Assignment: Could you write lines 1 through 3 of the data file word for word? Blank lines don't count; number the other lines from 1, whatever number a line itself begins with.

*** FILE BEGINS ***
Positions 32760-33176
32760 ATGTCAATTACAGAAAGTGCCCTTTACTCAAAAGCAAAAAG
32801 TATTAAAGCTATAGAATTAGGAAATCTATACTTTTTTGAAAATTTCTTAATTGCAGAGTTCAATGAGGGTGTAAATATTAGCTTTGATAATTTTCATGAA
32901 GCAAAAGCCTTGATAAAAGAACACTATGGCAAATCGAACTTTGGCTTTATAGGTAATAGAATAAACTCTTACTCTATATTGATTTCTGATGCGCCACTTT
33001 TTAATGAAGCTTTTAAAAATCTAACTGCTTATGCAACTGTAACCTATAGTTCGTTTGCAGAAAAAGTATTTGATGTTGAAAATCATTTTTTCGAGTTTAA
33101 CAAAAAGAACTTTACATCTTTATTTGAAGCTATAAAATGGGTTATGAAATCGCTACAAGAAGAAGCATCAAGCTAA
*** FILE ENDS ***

Positions 32760-33176
32760 ATGTCAATTACAGAAAGTGCCCTTTACTCAAAAGCAAAAAG
32801 TATTAAAGCTATAGAATTAGGAAATCTATACTTTTTTGAAAATTTCTTAATTGCAGAGTTCAATGAGGGTGTAAATATTAGCTTTGATAATTTTCATGAA